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Nebraska Lawmakers Override Governor's Veto Of Death Penalty Repeal

Updated at 5:04 p.m. ET

Lawmakers in Nebraska overrode Gov. Pete Ricketts' veto of their vote to repeal the death penalty, making it the first Republican-controlled state in the U.S. to repeal the death penalty since North Dakota in 1973. The vote was 30-19.

As we reported Tuesday, Ricketts, a Republican, vetoed the legislation flanked by law enforcement personnel, murder victims' family members and state lawmakers who support capital punishment. Opposition to the death penalty in the conservative state came from Republicans who were against it for religious or fiscal reasons, as well as from Democrats and independents.

"The efforts and arguments of Nebraska conservatives are part of an emerging trend in the Republican Party, evidenced by the involvement of conservative Republicans in legislative efforts to repeal the death penalty in other states, such as Kansas, Kentucky, South Dakota, Montana, and Wyoming," Robert Dunham, executive director of the death penalty information center, said in a statement.

Those who opposed capital punishment in Nebraska point out that the state hasn't executed a prisoner since 1997.

But writing today in the Omaha World-Herald, Ricketts said:

"Even without executions in recent years, the death penalty in Nebraska has continued to play an important role in prosecuting criminals, protecting our families and ensuring that criminals remain locked behind bars. The death penalty allows prosecutors to get stronger sentences which keep dangerous criminals off our streets.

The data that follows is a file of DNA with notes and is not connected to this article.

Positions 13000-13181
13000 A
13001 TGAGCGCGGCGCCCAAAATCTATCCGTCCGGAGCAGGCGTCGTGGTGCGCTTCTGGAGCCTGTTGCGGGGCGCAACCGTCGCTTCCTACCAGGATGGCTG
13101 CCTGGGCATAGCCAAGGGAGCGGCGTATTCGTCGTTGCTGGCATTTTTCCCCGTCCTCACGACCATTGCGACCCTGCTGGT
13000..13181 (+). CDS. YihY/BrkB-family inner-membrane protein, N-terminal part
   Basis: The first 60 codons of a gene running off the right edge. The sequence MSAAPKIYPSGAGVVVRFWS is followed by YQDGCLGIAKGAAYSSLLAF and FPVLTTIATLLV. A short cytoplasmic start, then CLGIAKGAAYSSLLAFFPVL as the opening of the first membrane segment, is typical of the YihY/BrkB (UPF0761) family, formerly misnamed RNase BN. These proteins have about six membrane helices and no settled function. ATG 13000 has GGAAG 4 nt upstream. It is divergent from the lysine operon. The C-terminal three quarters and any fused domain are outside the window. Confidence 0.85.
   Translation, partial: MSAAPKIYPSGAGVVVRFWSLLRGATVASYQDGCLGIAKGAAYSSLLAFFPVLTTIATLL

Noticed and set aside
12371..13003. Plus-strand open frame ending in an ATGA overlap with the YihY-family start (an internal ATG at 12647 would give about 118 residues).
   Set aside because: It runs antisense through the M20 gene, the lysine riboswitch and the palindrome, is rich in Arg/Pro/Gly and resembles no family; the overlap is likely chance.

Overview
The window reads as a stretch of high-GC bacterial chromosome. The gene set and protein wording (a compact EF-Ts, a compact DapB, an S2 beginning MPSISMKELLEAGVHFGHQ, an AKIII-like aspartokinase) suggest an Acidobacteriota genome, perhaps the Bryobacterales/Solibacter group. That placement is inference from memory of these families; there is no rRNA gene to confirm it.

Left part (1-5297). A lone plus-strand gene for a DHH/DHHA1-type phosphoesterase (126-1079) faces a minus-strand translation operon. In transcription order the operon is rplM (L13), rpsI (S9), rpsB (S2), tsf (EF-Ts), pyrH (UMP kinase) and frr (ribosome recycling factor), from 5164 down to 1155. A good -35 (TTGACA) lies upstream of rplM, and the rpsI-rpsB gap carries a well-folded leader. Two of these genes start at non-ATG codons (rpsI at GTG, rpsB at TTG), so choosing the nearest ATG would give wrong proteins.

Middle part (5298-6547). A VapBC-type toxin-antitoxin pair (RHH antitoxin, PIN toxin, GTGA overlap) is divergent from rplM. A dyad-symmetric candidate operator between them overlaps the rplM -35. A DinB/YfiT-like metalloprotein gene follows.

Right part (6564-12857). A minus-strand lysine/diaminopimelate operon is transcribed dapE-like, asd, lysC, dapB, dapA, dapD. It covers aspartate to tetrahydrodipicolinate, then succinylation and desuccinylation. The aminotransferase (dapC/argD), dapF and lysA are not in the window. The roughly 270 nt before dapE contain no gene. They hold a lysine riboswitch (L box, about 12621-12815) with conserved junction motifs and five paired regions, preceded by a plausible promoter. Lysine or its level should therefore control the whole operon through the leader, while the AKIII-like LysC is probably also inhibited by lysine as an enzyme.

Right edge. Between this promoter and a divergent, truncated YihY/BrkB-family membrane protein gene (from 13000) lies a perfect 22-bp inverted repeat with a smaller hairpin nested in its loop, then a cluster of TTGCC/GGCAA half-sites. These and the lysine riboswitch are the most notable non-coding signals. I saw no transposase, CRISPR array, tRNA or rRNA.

"In Nebraska, there are only 10 inmates on death row. Unlike California or Texas, which have hundreds on death row, we use the death penalty judiciously and prudently.

"Retaining the death penalty is not only important to the integrity of criminal prosecutions but also vitally important to good prison management and protecting our prison officers."

Lawmakers in Nebraska's unicameral Legislature needed 30 votes to override Ricketts' veto. Under state law, all bills go through three votes. The vote last week was 32-15. In the previous rounds, it was 30-16 and 30-13.

Knapp is tweeting the debate in the Legislature.

Nebraska's previous attempt in 1979 to repeal capital punishment failed when the measure was vetoed by then-Gov. Charles Thone.

The death penalty is legal in 32 states; the other 18 states that have banned recently it include Maryland (2013), Connecticut (2012), Illinois (2011) and New Mexico (2009).

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